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Published: Monday, December 18, 2017 @ 11:49 AM
Updated: Monday, December 18, 2017 @ 11:49 AM
WRIGHT-PATTERSON AIR FORCE BASE — An $11.6 million renovation will convert a vacant hangar into office space at Wright-Patterson, a project official says.
The hangar conversion will create three stories of space for the Air Force Research Laboratory, according to Scott Kopittke, an 88th Civil Engineer chief of design for the project.
The Army Corps of Engineers, which handled the contract, awarded the deal to Messer Construction Co., which has a Dayton area office. The work will turn space in the high bay into a consolidated research site and conference rooms, according to Kopittke.
The project will add 9,500-square-feet of office space and replace an aging three-decade-old heating and cooling system that needed rising levels of maintenance, according to Wright-Patterson spokesman Daryl Mayer. Work was expected to begin in January and take up to 20 to 24 months to complete, officials said.
Crews constructed the building in 1953 and the last renovation added more space in 2010, according to Wright-Patterson.
Three bidders vied for the latest deal. An Army Corps spokeswoman said the company’s winning bid was “deemed the best value to the government,” but would not comment on other bid amounts, saying in an email it was “procurement sensitive information.”
Published: Friday, March 16, 2018 @ 4:43 PM
Dayton isn’t included in an Air Force request to reimburse three communities for out of pocket costs caused by groundwater contamination that may have been caused by a firefighting foam contaminant, the service branch revealed on Friday.
The Air Force is asking congressional defense committees for money to reimburse communities near three Air National Guard bases. Wright-Patterson Air Force Base is not part of the request.
Dayton had asked the Air Force last month for nearly $1 million in reimbursement costs for environmental studies prompted by concerns of tainted water migrating off the base.
In an interview this week, Undersecretary of the Air Force Matthew P. Donovan told this news outlet the service branch had asked congressional committees for funds in a future defense authorization bill to reimburse communities for costs to deal with contaminants found in firefighting foam.
“We’ll take each base and each situation as a standalone,” he said in the interview. “We don’t think that there’s a one size (fits) all that’s going to be able to do this because different communities have different concerns and, of course, different situations.”
An Air Force spokeswoman clarified the statement Friday, saying the request would apply only to specific Air National Guard bases. The Air Force did not specify where those bases are.
Talks between the Air Force and the areas near the bases were halted when the Department of Defense launched a review to determine if those communities would qualify for reimbursement under the Defense Environmental Restoration Program, according to Air Force spokeswoman Laura McAndrews.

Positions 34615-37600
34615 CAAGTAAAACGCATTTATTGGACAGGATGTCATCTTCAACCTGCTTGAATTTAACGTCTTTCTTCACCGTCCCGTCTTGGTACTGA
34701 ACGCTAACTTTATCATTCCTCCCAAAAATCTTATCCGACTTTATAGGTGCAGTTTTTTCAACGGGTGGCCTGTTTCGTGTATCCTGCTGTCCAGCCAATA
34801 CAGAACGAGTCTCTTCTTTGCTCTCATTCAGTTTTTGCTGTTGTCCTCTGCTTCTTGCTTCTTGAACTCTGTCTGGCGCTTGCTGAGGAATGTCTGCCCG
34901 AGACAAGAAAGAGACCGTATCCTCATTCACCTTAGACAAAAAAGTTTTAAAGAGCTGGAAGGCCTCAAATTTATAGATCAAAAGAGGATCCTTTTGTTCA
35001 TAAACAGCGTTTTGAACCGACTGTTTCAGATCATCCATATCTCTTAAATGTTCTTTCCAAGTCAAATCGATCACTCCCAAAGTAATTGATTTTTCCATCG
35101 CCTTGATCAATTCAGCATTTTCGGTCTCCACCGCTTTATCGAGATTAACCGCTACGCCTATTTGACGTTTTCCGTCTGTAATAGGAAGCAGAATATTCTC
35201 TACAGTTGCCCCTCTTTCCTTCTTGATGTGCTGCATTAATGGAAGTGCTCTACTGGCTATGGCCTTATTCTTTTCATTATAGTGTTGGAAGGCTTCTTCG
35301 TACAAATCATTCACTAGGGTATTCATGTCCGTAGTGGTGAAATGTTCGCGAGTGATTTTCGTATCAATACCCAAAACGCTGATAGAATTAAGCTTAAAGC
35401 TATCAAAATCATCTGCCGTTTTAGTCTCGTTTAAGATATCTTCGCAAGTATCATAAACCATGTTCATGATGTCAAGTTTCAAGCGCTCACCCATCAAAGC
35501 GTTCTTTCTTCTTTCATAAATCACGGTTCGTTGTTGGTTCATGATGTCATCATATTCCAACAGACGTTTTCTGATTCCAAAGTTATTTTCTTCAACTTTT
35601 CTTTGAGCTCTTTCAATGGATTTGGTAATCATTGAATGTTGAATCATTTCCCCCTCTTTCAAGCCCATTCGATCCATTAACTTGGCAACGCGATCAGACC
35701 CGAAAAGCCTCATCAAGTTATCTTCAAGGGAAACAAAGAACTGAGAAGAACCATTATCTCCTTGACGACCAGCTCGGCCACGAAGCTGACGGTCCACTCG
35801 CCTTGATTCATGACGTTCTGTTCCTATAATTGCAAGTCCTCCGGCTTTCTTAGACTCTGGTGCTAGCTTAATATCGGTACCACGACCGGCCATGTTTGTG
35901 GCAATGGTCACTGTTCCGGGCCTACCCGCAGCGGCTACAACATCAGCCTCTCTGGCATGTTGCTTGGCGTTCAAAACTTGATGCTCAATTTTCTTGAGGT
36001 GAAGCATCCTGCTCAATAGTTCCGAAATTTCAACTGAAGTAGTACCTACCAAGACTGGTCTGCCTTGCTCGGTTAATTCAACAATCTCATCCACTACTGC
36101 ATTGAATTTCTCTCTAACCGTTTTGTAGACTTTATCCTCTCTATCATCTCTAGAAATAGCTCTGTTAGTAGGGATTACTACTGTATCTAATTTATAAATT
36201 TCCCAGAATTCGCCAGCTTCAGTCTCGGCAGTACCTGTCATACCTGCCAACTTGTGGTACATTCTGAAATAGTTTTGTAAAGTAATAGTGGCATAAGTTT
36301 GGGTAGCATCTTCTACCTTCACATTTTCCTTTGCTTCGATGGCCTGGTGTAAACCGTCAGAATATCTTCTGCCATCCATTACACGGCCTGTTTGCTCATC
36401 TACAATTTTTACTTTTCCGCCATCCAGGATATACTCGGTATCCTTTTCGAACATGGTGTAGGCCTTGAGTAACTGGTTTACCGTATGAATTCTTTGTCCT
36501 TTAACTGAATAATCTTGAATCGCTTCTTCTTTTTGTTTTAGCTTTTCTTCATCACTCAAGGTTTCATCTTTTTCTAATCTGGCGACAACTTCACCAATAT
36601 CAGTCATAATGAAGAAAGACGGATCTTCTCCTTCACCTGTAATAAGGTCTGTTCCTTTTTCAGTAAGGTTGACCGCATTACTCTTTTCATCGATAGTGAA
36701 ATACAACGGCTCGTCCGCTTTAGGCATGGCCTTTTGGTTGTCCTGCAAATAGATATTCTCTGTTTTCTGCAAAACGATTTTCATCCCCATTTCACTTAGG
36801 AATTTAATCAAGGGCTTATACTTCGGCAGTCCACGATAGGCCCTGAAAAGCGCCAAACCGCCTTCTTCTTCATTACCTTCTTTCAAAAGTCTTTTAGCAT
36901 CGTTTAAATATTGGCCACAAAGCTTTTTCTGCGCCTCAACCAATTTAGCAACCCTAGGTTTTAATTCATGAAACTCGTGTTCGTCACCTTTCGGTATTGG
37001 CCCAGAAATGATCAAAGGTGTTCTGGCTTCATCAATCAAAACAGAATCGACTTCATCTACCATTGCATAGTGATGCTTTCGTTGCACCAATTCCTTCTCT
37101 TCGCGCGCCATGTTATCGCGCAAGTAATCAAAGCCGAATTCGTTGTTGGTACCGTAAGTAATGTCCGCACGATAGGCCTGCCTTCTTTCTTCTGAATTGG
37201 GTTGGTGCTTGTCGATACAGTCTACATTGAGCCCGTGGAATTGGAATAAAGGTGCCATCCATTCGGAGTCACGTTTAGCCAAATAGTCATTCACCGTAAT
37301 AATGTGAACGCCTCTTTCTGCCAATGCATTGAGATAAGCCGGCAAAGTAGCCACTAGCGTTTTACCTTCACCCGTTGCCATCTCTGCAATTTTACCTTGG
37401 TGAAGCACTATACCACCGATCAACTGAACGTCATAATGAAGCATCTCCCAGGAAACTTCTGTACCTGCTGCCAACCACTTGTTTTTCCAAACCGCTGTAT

The Air Force has cited a federal law — known as the Comprehensive Environmental Response, Compensation and Liability Act — that the service branch says does not give it legal authority to retroactively reimburse communities paying to remedy contamination.
In cases where data shows the Air Force caused or added to contamination problems, state or local communities can seek reimbursement agreements under the Defense Environmental Restoration Program, the Air Force says.
Dayton has sought reimbursement to study, track and test tainted groundwater it believes could migrate off Wright-Patterson and threaten the nearby Huffman Dam well field along the Mad River. The city shut down seven production drinking water wells at the site last April as a precaution. It says monitoring wells on the property have detected the contaminant, but at levels below the U.S. EPA health advisory threshold.
State, city and base officials say Dayton’s water remains safe to drink and the contaminant has not been detected in the final product sent to consumers.
Wright-Patterson officials have outlined a number of actions they’ve taken that they say show they’ve reacted quickly to concerns, from expanding a network of monitoring wells to constructing a $2.7 million water treatment plant to treat base drinking water.
The base plans to expand a network of groundwater monitoring wells this summer.
Dayton faces its own contamination issues at the city’s firefighting training site, and in April 2016 it shut down five drinking water production wells near the Mad River at the Tait’s Hill well field.
The U.S. EPA has set a health advisory threat level of 70 parts per trillion for lifetime exposure to perfluorooctane sulfonate (PFOS) and perfluorooctanoic acid (PFOA) in drinking water. The substances have commonly been found in everyday products from cookware to food wrappers, but also in the firefighting foam.
The contamination, at certain levels, can cause major health concerns. According to the U.S. EPA, human epidemiology and animal testing studies indicate high-level exposure to the contaminant may lead to testicular and liver cancer; changes in cholesterol; low birth weight in newborns; liver tissue damage; and effects on the immune system and thyroid.
Dayton has about 200 drinking water wells tapped into the Great Miami Buried Valley Aquifer, a 1.5 trillion gallon reservoir that serves about three million people.
Published: Friday, March 16, 2018 @ 5:00 AM
DAYTON — Dayton attorney Merle Wilberding was a part of American history he has never forgotten.
Fifty years ago today in Quang Nang Province, a quiet hamlet in Vietnam, American soldiers killed hundreds of unarmed Vietnamese villagers in what became known as the My Lai massacre.
Lt. William L. Calley Jr., a platoon leader with Charlie Company, would be the only soldier convicted at court martial of the premeditated murder of 22 Vietnamese in connection with the massacre, historical accounts show. U.S. soldiers reportedly killed as many as 500 unarmed My Lai villagers, mostly the elderly, women and children.